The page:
Prof Keller leads the way for female laser researchers

Ursula Keller, a pioneer in ultrafast laser research, is to become the first female recipient of the Laser Institute of America’s Arthur L. Schawlow Award.

Keller will receive her award at Institute's 32nd annual International Congress on Applications of Lasers and Electro-Optics (ICALEO), which will be held in Miami, Florida in October. A professor of physics at Eidgenössische Technische Hochschule (ETH) Zürich since 1993, Keller leads the ultrafast laser physics group. She has also been a director of the Swiss government's National Center of Competence in Research's Molecular Ultrafast Science and Technology programme since 2010.

Born 1959 in Zug, Switzerland, she received a physics degree from ETH Zurich in 1984 and a doctorate in applied physics from Stanford University in 1989. She was a member of the technical staff at AT&T Bell Laboratories in New Jersey from 1989 to 1993.  She was a Visiting Miller Professor at UC Berkeley in 2006, and a visiting professor at the Lund Institute of Technologies in 2001.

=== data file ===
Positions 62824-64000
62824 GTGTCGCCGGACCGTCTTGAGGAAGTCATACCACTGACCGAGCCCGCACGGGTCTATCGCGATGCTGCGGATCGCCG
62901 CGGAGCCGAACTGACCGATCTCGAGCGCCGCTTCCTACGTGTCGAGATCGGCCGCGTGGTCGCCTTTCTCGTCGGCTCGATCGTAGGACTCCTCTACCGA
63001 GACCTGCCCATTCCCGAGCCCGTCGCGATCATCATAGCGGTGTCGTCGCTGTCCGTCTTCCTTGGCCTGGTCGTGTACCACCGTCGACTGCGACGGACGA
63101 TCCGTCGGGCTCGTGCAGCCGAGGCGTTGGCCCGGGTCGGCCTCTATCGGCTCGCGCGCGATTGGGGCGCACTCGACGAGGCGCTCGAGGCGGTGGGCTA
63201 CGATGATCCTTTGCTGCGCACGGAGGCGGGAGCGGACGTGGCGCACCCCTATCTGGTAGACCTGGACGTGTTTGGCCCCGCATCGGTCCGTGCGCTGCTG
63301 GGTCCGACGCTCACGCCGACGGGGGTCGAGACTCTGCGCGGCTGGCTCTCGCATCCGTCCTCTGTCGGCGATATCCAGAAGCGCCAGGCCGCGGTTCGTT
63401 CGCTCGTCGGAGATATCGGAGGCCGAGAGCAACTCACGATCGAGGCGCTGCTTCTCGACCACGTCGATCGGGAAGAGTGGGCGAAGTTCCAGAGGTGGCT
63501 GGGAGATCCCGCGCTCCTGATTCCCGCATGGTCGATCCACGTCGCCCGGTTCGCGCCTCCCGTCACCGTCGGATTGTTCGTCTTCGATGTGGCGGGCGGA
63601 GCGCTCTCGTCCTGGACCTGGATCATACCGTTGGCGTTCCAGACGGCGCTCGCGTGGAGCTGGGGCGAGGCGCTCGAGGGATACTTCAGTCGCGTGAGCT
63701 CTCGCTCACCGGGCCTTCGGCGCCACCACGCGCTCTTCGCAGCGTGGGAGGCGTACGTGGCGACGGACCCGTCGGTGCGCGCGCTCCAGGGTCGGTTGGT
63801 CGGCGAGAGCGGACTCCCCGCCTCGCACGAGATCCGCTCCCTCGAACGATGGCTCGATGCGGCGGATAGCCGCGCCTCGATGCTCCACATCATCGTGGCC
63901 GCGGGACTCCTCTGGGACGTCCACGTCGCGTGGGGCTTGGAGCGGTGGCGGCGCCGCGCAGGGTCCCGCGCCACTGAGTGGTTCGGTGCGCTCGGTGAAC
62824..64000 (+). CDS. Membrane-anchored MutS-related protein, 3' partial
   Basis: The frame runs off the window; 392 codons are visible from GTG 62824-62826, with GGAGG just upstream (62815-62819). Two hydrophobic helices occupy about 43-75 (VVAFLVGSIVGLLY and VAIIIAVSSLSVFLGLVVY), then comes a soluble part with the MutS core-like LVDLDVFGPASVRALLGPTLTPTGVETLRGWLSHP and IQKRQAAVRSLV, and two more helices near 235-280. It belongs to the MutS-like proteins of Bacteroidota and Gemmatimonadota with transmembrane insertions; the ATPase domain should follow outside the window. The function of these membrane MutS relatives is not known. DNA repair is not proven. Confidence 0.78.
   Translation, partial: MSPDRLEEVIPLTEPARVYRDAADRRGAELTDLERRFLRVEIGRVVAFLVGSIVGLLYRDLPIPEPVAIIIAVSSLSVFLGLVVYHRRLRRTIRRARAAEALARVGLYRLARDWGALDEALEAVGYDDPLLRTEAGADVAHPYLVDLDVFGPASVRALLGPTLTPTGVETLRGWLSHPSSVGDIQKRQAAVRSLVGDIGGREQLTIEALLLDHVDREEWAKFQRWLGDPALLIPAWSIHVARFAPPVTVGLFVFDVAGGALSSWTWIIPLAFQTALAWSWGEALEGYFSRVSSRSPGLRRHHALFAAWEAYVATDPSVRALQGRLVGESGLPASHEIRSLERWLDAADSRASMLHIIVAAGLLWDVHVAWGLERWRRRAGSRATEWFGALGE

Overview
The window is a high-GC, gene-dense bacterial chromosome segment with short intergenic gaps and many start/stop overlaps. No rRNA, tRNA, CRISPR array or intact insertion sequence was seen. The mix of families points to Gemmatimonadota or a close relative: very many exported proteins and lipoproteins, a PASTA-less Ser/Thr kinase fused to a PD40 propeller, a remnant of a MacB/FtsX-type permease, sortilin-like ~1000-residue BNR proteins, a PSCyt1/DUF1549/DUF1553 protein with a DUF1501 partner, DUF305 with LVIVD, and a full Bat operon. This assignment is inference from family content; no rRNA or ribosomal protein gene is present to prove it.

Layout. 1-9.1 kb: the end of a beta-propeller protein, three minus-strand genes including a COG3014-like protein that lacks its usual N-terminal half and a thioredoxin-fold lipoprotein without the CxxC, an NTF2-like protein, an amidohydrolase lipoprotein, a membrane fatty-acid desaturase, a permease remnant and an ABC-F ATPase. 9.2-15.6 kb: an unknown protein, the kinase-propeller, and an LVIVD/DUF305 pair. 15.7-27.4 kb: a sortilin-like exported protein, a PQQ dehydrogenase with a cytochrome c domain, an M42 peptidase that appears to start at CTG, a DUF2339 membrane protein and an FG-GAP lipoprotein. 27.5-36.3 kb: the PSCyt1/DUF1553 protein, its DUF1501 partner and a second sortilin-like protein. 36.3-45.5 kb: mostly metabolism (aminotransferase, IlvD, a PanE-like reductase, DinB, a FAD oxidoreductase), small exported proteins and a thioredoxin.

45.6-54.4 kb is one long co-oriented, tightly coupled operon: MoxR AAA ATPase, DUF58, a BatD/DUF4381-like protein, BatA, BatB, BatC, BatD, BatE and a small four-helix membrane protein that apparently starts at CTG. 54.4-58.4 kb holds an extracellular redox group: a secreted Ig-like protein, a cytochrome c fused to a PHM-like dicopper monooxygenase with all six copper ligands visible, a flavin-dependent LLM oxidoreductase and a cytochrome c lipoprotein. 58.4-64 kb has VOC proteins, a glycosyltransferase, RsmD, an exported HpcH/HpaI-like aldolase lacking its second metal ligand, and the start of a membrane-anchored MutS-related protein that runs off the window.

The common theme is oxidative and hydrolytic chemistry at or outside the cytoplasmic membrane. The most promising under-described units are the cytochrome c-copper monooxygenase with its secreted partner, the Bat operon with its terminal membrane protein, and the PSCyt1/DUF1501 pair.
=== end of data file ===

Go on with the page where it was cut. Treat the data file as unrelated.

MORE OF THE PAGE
'My fundamental mission is to explore and push the frontiers in ultrafast science and technology, using interdisciplinary understanding of the physics of lasers, semiconductors, and measurement technologies,' Keller explained.

'One of my current focus areas is high average power ultrafast lasers, where we push the performance frontier with SESAM mode-locked thin-disk lasers into the multi-100W average output power regime. We have pushed pulse energy and the average power of ultrafast laser oscillators by four orders of magnitude from typically 1nJ to >10µJ and from ≈100mW to >270W directly from laser oscillators without additional amplifiers.'

Another focus of Keller's efforts is on novel ultrafast semiconductor lasers to create more compact and less-expensive ultrafast devices. Keller said: 'We made fast progress in output power and pulse duration after the first demonstration of passively mode-locked external cavity surface emitting lasers (VECSELs) in collaboration with professor Anne Tropper in 2000. A more recent highlight is a femtosecond VECSEL with more than 1W average output power.'

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